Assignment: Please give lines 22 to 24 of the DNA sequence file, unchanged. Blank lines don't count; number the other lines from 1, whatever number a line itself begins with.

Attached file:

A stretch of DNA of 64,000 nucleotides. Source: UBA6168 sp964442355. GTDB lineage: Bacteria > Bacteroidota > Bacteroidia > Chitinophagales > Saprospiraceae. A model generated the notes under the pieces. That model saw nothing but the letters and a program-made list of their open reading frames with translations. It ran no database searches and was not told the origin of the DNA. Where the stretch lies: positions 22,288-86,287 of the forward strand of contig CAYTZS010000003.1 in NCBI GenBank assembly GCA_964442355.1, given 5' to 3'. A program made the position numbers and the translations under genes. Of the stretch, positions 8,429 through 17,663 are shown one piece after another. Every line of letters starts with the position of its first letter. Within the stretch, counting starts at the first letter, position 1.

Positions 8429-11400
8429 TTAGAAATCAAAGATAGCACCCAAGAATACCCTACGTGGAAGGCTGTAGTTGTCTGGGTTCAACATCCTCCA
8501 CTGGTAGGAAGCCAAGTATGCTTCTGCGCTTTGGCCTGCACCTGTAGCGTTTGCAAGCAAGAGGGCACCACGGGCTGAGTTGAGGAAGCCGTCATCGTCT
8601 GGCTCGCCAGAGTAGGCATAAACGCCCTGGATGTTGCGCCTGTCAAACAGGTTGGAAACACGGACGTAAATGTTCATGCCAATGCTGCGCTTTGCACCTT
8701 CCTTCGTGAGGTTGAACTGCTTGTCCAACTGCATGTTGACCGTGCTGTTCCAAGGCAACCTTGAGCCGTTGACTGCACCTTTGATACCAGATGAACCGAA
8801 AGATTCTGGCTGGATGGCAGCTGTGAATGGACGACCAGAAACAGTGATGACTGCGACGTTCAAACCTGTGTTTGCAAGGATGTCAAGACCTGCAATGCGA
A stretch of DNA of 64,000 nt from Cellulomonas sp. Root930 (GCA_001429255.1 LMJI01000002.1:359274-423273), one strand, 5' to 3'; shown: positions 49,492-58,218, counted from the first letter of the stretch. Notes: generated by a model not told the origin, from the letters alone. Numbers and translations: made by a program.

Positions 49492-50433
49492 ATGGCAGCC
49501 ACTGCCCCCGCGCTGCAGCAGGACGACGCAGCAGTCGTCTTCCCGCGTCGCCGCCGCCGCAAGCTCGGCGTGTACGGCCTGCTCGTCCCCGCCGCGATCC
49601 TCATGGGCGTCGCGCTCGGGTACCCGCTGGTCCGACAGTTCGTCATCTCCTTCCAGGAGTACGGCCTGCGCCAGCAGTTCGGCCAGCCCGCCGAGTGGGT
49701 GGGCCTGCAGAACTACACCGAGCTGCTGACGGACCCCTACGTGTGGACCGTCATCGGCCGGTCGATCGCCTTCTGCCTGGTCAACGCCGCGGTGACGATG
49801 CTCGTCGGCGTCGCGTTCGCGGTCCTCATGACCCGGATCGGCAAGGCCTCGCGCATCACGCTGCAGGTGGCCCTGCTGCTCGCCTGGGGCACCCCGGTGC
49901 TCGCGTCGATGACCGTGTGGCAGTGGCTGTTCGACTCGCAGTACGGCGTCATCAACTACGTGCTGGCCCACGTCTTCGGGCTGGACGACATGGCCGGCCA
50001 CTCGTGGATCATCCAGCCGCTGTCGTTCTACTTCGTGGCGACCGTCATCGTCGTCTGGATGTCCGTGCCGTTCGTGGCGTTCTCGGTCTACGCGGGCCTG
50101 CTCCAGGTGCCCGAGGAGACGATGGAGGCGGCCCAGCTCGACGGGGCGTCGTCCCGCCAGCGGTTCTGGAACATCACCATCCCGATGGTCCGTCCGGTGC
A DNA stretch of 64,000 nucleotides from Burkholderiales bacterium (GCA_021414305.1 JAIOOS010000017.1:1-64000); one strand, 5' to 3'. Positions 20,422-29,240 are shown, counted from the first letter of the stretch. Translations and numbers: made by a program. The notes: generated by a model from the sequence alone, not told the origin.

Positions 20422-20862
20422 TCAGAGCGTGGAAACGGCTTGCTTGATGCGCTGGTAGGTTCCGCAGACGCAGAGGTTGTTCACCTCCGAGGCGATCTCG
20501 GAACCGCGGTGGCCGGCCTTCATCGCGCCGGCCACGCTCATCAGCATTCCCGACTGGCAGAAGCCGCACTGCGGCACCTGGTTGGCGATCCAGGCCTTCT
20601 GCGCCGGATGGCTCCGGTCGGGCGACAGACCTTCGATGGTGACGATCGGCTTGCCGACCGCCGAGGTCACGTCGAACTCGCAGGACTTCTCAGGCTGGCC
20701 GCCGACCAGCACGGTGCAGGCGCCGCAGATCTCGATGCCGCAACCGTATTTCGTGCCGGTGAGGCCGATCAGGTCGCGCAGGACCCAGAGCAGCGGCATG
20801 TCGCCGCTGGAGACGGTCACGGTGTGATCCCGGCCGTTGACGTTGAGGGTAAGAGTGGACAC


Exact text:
20601 GCGCCGGATGGCTCCGGTCGGGCGACAGACCTTCGATGGTGACGATCGGCTTGCCGACCGCCGAGGTCACGTCGAACTCGCAGGACTTCTCAGGCTGGCC
20701 GCCGACCAGCACGGTGCAGGCGCCGCAGATCTCGATGCCGCAACCGTATTTCGTGCCGGTGAGGCCGATCAGGTCGCGCAGGACCCAGAGCAGCGGCATG
20801 TCGCCGCTGGAGACGGTCACGGTGTGATCCCGGCCGTTGACGTTGAGGGTAAGAGTGGACAC